Hunter's memoir, out today, details a number of technological blunders that led to the undoing of her romance with the politician.
Edwards had a cell phone just for calls from "other women." This angered some of the other women.
The night they met, Edwards told Hunter he was seeing three women in addition to his wife (bizarrely, he later told Hunter they didn't exist, saying he made them up because "I didn't want you to think you were special") . That didn't make her mad, but she didn't like it when he used his special adultery cell phone to talk to them:
I was a tad angry when I arrived because Johnny and I were talking on the phone while I was on the train and his other line beeped and he hung up with me to answer it. We talked only on the "other woman" cell phone, so that meant he was hanging up with me to talk to another "other woman." NOT COOL.
Edwards expected an ex-mistress to pay his phone bill, which Hunter found "nuts."
He told me that the Chicago relationship was over but that she said she was going to fight for him. He told me that she cried and slapped him when he told her that I made him happy. I asked how this was all going to work out with the phone. (Remember, he said she paid for it.) He believed she was still going to pay the bill because she was that in love with him.
WHAT? The whole thing seemed so nuts to me!
Hunter taught Edwards to text — causing mistresses past to surface.
Hunter writes of an evening in spring 2006:
A big mistake I made that night: I taught Johnny how to text. He told me soon after that night he started receiving texts from other women. I assumed that the woman who bought him the phone had noticed on the phone bill that he was now texting, so she started using it as another method to attempt to reach him.
But none of this was as bad as Elizabeth finding the secret cheat-phone.
On December 31st, 2006 at 9:33 AM, my cell rang, I looked at the caller ID, saw Johnny's number, and answered as I often did when he called, saying, "Hey, baby."
Instead of a response, the line went dead. I knew immediately that it wasn't Johnny calling me. It was Elizabeth.
Hunter thought giving the adultery-only phone to an aide would solve the Elizabeth problem.
After Elizabeth Edwards found her husband's first infidelity phone, Hunter bought him a new one so they could keep talking. But he was afraid Elizabeth would find it if he kept it in the house. Hunter's solution:
"Why don't you give it to Andrew [Young]? Let him keep it and then give it back to you when you leave the house. That may work. He knows you like talking to me. He's already said he loves how happy you are around me. [...]"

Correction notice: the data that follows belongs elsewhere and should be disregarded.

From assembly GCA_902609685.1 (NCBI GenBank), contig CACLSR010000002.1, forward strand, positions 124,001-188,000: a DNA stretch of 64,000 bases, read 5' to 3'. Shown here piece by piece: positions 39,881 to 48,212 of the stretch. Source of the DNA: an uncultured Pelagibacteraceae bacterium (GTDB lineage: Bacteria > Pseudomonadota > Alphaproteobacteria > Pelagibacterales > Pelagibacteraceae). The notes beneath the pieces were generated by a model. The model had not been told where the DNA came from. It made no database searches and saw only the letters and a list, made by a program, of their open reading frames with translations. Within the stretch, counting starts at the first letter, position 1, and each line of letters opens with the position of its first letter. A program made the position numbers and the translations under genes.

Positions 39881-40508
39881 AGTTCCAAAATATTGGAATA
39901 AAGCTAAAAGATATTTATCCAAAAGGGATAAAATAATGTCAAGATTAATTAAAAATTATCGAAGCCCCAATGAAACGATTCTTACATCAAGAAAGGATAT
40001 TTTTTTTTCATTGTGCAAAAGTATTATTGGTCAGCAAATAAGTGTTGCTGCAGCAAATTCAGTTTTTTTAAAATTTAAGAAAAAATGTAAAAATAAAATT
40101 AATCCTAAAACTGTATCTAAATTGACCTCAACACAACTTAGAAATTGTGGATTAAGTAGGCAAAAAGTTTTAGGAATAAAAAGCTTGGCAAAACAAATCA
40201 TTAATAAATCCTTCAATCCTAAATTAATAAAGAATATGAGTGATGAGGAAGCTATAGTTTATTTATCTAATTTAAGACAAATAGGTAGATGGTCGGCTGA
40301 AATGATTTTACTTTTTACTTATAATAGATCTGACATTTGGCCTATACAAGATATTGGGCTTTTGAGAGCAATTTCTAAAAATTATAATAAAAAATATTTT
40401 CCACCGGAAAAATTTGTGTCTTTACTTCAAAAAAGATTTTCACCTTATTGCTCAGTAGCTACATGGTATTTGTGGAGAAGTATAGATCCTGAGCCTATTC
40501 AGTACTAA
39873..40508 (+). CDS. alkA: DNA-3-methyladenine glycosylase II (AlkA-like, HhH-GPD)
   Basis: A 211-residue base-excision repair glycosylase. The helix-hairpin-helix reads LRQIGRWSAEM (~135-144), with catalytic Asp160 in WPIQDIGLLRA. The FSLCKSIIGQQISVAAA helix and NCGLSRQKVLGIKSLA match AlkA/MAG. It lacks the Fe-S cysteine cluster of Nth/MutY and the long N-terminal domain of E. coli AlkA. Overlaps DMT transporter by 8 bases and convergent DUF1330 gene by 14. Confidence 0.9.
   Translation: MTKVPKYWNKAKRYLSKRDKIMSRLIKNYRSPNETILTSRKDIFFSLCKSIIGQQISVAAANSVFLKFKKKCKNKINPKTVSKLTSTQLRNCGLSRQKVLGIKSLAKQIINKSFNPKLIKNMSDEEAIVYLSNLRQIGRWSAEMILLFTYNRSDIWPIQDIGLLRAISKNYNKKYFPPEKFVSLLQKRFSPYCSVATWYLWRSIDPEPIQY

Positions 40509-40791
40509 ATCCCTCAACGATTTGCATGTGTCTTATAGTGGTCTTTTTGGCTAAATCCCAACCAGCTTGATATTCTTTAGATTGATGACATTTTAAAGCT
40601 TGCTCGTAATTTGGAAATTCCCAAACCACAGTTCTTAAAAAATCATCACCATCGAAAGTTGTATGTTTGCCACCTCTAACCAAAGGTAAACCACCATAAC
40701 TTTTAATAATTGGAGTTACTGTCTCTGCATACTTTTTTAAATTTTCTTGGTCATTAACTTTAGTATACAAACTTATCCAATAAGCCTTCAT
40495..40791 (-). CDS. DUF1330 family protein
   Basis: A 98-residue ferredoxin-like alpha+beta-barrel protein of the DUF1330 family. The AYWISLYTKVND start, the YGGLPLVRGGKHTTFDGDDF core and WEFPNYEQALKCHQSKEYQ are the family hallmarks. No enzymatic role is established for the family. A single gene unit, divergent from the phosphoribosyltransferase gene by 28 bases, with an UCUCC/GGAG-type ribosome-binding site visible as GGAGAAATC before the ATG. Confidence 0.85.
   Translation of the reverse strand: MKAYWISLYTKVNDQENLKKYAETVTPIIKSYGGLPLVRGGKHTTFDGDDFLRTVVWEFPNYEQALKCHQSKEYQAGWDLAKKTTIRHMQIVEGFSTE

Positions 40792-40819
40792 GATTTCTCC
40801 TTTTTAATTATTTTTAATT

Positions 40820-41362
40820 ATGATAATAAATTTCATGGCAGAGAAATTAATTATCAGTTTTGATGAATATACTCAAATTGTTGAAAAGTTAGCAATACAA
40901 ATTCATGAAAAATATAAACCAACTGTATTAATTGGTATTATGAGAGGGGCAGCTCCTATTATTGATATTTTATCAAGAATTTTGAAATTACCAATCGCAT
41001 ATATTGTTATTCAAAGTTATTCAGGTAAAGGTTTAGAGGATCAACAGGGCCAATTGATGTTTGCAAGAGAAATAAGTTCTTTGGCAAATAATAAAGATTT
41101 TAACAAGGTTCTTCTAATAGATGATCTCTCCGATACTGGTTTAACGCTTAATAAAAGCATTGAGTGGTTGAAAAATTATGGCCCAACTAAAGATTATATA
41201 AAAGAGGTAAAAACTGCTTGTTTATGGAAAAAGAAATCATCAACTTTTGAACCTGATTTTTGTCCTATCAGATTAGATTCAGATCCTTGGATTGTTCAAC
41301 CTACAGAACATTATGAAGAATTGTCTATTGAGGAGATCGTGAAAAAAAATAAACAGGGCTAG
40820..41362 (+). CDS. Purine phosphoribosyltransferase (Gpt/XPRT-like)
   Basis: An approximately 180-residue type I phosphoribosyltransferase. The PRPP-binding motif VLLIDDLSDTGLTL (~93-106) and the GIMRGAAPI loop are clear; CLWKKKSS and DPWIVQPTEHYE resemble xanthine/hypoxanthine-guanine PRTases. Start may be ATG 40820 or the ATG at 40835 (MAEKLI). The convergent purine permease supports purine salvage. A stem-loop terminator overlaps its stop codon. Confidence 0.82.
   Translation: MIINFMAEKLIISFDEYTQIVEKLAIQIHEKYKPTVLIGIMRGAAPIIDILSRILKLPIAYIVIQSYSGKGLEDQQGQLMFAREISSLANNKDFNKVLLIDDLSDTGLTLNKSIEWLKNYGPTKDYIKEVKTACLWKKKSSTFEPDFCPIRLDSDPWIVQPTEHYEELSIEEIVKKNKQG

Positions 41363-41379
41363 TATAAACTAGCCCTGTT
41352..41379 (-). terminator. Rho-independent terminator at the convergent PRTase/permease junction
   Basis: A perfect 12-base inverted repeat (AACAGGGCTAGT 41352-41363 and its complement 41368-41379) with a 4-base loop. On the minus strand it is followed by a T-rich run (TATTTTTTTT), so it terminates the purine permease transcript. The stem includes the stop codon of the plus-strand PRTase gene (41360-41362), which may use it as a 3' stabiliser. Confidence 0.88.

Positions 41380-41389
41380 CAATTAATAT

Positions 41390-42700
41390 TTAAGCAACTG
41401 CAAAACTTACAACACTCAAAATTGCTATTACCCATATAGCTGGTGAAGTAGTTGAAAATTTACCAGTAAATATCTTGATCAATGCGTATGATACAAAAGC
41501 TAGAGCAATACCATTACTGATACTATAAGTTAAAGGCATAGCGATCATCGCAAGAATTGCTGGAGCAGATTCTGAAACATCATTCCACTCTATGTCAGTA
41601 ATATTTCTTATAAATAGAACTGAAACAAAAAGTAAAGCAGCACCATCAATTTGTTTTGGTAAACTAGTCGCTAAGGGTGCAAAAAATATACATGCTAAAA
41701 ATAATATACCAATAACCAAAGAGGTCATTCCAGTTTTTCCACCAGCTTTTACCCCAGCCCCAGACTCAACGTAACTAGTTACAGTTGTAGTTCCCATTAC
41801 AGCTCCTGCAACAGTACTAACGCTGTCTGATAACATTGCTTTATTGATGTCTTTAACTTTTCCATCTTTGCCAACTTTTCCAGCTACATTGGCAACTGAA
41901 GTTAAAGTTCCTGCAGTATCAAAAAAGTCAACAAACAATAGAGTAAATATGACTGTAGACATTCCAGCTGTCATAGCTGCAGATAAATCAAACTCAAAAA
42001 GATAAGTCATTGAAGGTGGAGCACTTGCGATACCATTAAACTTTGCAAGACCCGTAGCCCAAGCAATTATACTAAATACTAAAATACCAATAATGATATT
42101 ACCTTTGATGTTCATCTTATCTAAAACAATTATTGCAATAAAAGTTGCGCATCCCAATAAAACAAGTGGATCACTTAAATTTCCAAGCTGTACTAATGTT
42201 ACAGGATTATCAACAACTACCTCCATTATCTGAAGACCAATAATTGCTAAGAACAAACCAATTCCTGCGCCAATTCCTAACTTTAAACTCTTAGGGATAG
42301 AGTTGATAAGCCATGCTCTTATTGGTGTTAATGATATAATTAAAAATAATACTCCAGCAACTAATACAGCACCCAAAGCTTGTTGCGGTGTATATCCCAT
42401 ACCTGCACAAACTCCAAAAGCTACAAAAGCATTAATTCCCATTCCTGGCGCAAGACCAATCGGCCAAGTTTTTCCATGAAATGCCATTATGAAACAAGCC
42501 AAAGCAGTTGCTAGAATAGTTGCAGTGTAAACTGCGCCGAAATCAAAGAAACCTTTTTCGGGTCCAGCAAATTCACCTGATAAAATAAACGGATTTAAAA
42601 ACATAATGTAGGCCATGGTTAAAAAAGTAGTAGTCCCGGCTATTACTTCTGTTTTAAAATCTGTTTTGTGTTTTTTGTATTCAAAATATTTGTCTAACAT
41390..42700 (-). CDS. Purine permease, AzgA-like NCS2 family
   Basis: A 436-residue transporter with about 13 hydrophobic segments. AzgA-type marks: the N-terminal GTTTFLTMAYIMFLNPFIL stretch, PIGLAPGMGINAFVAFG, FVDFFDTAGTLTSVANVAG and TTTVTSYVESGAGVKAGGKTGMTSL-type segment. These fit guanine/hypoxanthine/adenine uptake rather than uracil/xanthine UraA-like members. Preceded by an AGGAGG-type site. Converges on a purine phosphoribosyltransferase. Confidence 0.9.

At this point, Hunter still believed Young didn't know she and Edwards were having an affair. (After claiming to be the father of Hunter's and Edwards's child, Young would later write a tell-all book and testify against Edwards in federal court.)
She did not know how to properly destroy their sex tape.
Hunter writes that in November 2006, "Johnny and I decided that we needed to get rid of the intimate tape we'd made in Africa." Here's what she did:
I destroyed the tape, I pulled it out of its casing and cut it. Somewhere in the back of my head, I must have remembered the possibility of someone going through my garbage, so I buried it in the bottom of my hatbox, where I stored my other small, personal mementos.
After I discovered that the tape had been stolen and put back together, I obviously wished that I'd just burned it. I just didn't take it seriously enough. I mean really, who would ever rifle through all my stuff (to find this you really would have to dig), find a random tape, and actually put it back together?
She also sent secret information about the affair to a (supposed) friend, via email.
When Hunter first met Edwards in February 2006, she says she only wanted to give him life-coaching advice. She asked him, "Do you email?" He said no, and had her come to his hotel room instead — where their affair swiftly began. Either he was lying to get her in bed, or he was a total Luddite — in 2006, who didn't email?
Unluckily for both of them, Hunter did email — she sent a message to publicist and website consultant Pigeon O'Brien, saying she was dating a "John" in North Carolina who was married with kids. Later, O'Brien put two and two together — and ended up sharing the email (or at least the information therein) with the National Enquirer.
Edwards and Hunter never used birth control.
In 2007, Hunter began to wonder if she could be pregnant:
I couldn't imagine I was, given I was 43 and had never been pregnant. Johnny and I never used birth control, but I was always mindful of my cycle and I was certain that I had never been ovulating during any of my visits with Johnny.
I discovered (to my shock and surprise) that most women were at their most fertile not during ovulation, but a few days before. IMPORTANT INFORMATION that I did not know!
From What Really Happened, it seems there was a lot of important information Hunter and Edwards didn't know.